The last few days have been foul, chilly weather, winds of 120kms, heavy rain and giant seas with dangerous surf conditions, but today winter has squeezed in a cracker: plenty of sun, warmth and little wind. And so off I go for a walk, and if you’re looking for a great walk then try the walk south along the coastal path from Elouera Beach to Flinders Point.
This exhilarating easy stroll takes you past the surf beaches of North Cronulla, Cronulla and then on to the smaller friendly beaches of Blackwoods Beach, Shelly Beach and Oak Park.
For the first part of the walk you are on the beachfront where you find yourself constantly stopping to join the crowds watching the board riders line up to catch their share of the clean 1-2 metre waves.
They say only a surfer knows the feeling but you can’t help but feel amped in your stomach when they paddle onto a swell then pop up to drop in and come down the face.
A seamless manoeuvre at the bottom sees the surfer carve up the face of the wave and then drop down just in front of the barrel. He is enveloped by a tube of water and spray and when he appears again he cuts back to the top of the wall to get air, does a 360 and then flicks off the back.
My friend Dennis says that apart from bikinis, being able to call everyone dude or bro, the best thing about surfing is that it is the most peaceful thing you will ever experience. He says it’s the silence you experience as you work the face of the wave.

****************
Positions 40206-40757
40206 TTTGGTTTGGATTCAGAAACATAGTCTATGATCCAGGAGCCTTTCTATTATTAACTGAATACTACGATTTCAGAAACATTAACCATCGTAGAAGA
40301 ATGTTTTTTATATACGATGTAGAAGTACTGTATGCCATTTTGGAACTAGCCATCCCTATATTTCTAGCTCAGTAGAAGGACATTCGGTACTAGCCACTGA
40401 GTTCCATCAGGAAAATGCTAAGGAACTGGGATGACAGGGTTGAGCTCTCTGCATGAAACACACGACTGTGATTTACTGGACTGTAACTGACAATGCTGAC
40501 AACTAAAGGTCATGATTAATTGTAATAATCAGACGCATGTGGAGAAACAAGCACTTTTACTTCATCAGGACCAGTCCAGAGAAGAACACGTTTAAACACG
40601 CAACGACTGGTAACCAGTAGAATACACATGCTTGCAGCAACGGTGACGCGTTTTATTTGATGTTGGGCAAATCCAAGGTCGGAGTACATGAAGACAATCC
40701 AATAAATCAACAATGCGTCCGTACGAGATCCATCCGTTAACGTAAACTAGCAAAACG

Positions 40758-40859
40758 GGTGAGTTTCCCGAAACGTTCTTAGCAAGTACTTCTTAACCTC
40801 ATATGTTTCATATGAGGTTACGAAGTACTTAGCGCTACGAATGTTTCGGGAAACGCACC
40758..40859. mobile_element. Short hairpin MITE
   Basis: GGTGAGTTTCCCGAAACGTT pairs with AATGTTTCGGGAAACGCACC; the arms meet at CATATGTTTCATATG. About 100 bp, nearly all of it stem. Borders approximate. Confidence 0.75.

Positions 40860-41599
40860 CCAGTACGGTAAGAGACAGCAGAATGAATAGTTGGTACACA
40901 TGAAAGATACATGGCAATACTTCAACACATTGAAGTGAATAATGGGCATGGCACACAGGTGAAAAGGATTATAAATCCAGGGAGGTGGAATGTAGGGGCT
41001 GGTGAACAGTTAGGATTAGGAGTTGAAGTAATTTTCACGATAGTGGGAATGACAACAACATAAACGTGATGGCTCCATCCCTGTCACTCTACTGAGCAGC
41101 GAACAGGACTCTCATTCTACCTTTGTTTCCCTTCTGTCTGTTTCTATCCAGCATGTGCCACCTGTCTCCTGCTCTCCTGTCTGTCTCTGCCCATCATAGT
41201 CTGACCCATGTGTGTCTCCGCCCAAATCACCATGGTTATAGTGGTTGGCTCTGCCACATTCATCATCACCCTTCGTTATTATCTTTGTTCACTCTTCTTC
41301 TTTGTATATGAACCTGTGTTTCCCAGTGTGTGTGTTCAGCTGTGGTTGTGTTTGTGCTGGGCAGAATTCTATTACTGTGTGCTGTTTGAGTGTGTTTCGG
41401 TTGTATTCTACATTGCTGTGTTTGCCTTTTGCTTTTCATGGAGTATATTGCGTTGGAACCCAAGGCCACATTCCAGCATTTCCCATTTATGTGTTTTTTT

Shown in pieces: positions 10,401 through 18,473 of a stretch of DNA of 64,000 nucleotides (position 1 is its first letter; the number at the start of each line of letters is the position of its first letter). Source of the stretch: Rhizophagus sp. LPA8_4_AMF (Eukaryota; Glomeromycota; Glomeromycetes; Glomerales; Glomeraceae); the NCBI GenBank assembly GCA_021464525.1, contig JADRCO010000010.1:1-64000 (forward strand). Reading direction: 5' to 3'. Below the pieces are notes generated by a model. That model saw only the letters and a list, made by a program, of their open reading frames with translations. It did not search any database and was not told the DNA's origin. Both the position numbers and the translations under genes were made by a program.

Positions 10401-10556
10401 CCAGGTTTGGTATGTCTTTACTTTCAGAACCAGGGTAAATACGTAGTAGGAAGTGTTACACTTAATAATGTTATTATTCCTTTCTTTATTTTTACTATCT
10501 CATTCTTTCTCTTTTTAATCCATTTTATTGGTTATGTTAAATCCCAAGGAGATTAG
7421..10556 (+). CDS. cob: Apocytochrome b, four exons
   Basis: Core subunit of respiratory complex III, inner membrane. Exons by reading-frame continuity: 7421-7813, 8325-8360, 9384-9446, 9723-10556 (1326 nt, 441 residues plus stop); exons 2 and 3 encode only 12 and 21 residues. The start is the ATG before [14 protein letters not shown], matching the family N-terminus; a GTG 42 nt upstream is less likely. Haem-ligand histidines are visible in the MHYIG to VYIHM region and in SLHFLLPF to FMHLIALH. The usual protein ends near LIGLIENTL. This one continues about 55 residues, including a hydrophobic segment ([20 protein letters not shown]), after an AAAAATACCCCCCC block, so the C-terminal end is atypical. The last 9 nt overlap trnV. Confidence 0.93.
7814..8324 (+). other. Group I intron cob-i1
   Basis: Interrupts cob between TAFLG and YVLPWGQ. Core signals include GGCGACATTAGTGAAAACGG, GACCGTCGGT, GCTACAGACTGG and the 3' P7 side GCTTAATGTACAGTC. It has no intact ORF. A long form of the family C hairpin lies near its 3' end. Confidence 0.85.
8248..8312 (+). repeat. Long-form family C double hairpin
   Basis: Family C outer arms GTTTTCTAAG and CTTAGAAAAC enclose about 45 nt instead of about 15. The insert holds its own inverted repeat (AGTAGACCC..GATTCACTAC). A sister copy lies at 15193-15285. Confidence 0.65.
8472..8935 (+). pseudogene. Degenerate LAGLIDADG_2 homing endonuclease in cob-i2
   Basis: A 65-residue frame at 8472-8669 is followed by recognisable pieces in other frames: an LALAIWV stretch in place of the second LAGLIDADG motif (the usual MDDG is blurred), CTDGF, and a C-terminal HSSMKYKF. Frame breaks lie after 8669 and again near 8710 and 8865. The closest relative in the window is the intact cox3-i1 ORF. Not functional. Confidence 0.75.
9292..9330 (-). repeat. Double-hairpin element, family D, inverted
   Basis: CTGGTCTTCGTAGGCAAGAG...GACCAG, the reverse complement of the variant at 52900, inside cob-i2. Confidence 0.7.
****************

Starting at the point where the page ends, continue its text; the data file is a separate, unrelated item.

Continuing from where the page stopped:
A trip to the beach isn’t a real trip to the beach unless you see a VW Kombi.
From South Cronulla you walk along the picturesque headland of Cronulla Point toward Flinders Point which is the southernmost part of Cronulla. Today there’s a surf competition at the Point and it seems there might be a few greys having a go at it. Anyway they’re pretty good that’s all I can say.
I continue to my destination today and that’s Shelly Beach. This family friendly beach has a rocky shoreline, a large park and an ocean pool for swimming.
At the moment the rocky shoreline is the temporary home for a New Zealand fur seal. These seals often rest on the rock platforms at this time of year before returning to hunt in the sea.
The seal’s coat is dark grey-brown on the back and lighter below and when he’s sitting on the rocks he blends in so you can’t see him until you’re right upon him.
You can see he has a pointed face with whiskers, large eyes and sharp teeth. Although they look docile I’m told they raise their body onto their front flippers and can move surprisingly quickly and that’s when they use their teeth to bite.
As you would expect after we seal our friendship with our New Zealand visitor we move on to the local coffee shop.
Cronulla is located 26 kilometres south of the Sydney central Business district